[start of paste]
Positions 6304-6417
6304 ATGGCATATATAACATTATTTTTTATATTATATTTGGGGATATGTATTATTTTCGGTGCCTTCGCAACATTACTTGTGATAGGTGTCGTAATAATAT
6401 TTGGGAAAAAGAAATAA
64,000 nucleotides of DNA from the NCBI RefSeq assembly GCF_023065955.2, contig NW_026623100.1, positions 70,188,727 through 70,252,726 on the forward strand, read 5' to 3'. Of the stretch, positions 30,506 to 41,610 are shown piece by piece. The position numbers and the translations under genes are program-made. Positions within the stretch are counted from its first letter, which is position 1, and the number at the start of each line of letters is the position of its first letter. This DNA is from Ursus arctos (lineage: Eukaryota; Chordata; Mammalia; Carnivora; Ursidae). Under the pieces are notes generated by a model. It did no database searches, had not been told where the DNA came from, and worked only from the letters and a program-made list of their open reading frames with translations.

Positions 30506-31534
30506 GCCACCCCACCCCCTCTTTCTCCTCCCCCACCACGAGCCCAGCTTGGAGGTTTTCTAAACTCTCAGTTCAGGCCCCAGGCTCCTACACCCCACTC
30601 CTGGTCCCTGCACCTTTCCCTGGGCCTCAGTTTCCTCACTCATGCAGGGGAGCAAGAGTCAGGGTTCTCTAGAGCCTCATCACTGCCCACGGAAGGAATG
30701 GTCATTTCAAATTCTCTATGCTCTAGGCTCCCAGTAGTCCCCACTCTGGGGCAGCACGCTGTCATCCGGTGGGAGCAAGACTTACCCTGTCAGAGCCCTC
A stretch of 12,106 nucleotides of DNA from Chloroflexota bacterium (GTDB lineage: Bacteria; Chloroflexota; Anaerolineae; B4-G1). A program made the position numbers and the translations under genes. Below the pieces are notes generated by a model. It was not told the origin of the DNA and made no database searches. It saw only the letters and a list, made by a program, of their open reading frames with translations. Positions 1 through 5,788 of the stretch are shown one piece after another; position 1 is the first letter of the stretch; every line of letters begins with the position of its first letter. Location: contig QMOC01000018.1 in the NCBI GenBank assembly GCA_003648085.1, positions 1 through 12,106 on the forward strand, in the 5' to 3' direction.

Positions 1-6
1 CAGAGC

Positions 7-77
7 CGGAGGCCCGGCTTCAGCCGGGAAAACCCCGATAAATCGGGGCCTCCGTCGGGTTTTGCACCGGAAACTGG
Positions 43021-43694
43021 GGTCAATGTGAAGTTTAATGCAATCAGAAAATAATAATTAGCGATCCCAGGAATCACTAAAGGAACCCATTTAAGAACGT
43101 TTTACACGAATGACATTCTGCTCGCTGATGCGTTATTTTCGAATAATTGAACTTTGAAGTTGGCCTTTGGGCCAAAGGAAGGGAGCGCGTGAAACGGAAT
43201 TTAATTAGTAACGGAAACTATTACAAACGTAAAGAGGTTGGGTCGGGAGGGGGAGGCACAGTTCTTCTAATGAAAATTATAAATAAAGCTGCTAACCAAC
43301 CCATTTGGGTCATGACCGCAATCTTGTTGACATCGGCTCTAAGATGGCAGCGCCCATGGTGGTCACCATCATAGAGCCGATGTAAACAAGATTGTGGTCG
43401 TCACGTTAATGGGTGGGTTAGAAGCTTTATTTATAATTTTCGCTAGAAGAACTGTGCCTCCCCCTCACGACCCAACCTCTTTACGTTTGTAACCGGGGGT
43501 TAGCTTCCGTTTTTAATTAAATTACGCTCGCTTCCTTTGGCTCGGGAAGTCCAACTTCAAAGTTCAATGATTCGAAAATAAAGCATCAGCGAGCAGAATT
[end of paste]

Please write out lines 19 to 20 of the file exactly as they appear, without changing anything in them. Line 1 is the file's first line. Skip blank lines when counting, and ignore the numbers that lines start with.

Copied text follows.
43401 TCACGTTAATGGGTGGGTTAGAAGCTTTATTTATAATTTTCGCTAGAAGAACTGTGCCTCCCCCTCACGACCCAACCTCTTTACGTTTGTAACCGGGGGT
43501 TAGCTTCCGTTTTTAATTAAATTACGCTCGCTTCCTTTGGCTCGGGAAGTCCAACTTCAAAGTTCAATGATTCGAAAATAAAGCATCAGCGAGCAGAATT